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GERD and Barrett’s Esophagus

March 2, 2009 Written by JP       [Font too small?]

Almost everyone is familiar with the term heartburn, which is also known as GERD (Gastro Esophageal Reflux Disease). When GERD is left untreated it can create other problems. One possible health consequence of GERD is a condition called Barrett’s Esophagus (BE). Barrett’s Esophagus comes into the picture when acid reflux continually makes contact with the lining of the esophagus. This can be problematic because people with Barrett’s Esophagus are 30 to 40 times more likely to develop esophageal cancer than the average population.

BE is particularly dangerous because it generally doesn’t present obvious symptoms. It is most often detected by accident when investigating other conditions that require endoscopic testing, such as trying to locate an ulcer. While the detection of BE is often elusive, it is estimated to affect about 5% of the general population.

Eat, Drink and B.E. Merry

Wine Protects the EsophagusSeveral recent studies provide hope in the area of BE prevention. In the March edition of the journal Gastroenterology, consuming wine was shown to reduce the risk of Barrett’s Esophagus by 56%. Here are some specifics of the study:

  • For three years, 953 men and women were surveyed about their daily alcohol consumption.
  • Those who drank at least one glass of wine a day showed a dramatic (56%) drop in the risk of having Barrett’s Esophagus.
  • The participants who consumed other forms of alcohol did not show any benefit at all.

These results were somewhat surprising because alcohol is typically thought of as an irritant. In the case of BE, the cells in the esophageal lining are already irritated. The theory is that naturally occurring antioxidants in wine may account for the preventive effect.

The lead researcher of the study, Dr. Douglas A. Corley, summarized his views in the following manner, “My advice to people trying to prevent Barrett’s Esophagus is: keep a normal body weight and follow a diet high in antioxidants and high in fruits and vegetables.” He went on to add that, “We already knew that red wine was good for the heart, so perhaps here is another added benefit of a healthy lifestyle and a single glass of wine a day.”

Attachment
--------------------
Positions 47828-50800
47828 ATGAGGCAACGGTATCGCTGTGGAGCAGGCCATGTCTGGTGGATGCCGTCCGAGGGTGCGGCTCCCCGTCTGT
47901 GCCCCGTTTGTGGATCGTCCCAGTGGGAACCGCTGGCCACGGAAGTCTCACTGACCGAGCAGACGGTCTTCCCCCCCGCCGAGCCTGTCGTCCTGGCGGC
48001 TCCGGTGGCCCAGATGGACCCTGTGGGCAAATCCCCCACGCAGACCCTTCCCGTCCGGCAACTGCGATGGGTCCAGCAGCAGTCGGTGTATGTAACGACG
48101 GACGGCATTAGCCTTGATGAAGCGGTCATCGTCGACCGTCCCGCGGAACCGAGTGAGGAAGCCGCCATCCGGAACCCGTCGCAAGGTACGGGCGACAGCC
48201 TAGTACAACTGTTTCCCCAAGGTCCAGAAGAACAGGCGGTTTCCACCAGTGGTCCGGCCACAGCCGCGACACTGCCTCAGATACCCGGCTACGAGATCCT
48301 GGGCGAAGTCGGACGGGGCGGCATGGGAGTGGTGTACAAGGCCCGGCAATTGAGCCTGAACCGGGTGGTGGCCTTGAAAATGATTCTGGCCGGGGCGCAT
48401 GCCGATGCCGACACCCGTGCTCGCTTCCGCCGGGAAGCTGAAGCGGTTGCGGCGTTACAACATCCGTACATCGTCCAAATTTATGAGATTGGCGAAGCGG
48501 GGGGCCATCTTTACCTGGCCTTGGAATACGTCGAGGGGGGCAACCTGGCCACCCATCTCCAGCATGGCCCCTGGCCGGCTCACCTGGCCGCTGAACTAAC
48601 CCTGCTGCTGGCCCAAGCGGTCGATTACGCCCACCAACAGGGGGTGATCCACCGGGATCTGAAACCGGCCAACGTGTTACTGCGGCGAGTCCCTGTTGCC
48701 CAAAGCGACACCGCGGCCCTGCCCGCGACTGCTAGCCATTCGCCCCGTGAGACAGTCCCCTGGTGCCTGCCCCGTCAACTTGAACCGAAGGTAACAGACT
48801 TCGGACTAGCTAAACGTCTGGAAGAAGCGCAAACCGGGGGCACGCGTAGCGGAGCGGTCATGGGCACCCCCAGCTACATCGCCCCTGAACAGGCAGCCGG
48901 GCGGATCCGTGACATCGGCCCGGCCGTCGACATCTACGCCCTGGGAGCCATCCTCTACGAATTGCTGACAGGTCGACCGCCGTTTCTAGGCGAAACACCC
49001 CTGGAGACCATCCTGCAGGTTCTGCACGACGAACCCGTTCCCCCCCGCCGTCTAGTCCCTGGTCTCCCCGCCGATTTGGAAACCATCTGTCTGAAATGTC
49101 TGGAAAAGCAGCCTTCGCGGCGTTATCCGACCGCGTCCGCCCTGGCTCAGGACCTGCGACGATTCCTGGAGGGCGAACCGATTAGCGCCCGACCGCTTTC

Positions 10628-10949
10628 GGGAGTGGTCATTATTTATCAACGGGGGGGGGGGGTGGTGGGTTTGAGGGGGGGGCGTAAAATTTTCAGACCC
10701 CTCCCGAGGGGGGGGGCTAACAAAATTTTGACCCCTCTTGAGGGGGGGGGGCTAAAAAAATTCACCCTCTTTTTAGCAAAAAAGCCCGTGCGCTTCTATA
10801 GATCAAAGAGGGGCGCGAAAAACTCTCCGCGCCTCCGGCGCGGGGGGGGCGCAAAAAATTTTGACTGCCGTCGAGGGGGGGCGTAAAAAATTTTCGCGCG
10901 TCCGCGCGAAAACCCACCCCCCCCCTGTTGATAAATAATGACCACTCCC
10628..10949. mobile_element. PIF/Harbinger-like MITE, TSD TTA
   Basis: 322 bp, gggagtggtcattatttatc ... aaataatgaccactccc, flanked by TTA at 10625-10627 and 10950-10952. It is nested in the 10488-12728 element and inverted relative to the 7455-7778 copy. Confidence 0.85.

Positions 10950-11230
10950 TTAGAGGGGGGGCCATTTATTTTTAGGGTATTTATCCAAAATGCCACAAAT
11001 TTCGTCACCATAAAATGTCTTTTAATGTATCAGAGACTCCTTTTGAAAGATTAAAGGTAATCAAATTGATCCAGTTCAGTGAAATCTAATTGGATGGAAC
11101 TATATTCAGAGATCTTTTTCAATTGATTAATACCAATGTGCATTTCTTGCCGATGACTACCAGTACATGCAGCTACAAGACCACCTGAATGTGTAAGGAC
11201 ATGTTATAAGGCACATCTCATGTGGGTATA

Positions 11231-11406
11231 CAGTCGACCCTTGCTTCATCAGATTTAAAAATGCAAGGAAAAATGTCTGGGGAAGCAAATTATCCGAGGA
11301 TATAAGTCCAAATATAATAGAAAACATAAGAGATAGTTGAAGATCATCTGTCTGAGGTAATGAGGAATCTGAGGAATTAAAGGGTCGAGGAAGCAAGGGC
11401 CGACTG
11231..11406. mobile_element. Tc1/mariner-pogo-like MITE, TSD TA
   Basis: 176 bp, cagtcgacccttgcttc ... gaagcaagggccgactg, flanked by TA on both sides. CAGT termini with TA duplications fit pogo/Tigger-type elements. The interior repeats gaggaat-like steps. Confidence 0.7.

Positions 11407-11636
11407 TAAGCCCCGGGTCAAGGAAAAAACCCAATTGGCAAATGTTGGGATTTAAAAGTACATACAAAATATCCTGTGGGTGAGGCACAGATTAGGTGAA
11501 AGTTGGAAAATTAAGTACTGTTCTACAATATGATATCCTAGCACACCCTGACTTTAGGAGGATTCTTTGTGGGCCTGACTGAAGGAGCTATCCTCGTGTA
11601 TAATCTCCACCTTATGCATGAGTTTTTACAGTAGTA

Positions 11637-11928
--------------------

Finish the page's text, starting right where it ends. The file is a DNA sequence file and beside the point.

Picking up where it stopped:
Another just published study found that wine appeared to reduce the risk of not only Barrett’s Esophagus, but also reflux esophagitis (a lesser inflammation of the esophagus) and esophageal adenocarcinoma (cancer).

Barrette's Esophagus

But what if you don’t drink alcohol? Are there other steps that can be taken to reduce the likelihood of esophagus problems? There certainly are. In addition to maintaining a healthy weight, modern science has also noted a protective effect for certain common dietary options. Here are a few of the best choices:

  • Eat a fiber rich diet. A recently completed study, that will be published in April of 2009, clearly shows that eating plentiful fiber can lower the risk of both Barrett’s Esophagus and Esophageal cancer. But beware of high glycemic carbohydrates, which are typically high in sugar and starches. They appear to raise the risk of this form of cancer.
  • Include plenty of fruits and vegetables in your daily menu. A recent analysis presented in the American Journal of Clinical Nutrition found that both men and women who ate the most fruits and vegetables had the lowest incidence of Barrett’s Esophagus.
  • Berries are tops. Berries have been shown to be particularly efficient in protecting the cells of the esophagus. They’re an excellent dietary choice because they’re rich in fiber, low in sugar and they contain antioxidants similar to what you’d find in red wine.

If you suffer from chronic heartburn or if you’re overweight with a family history of esophageal cancer, please ask your doctor about your risk of Barrett’s Esophagus. As you can see, there are safe and natural steps you can take to shift the odds in your favor – both with regard to prevention, and possibly even improvement of existing inflammation.

Be well!

JP

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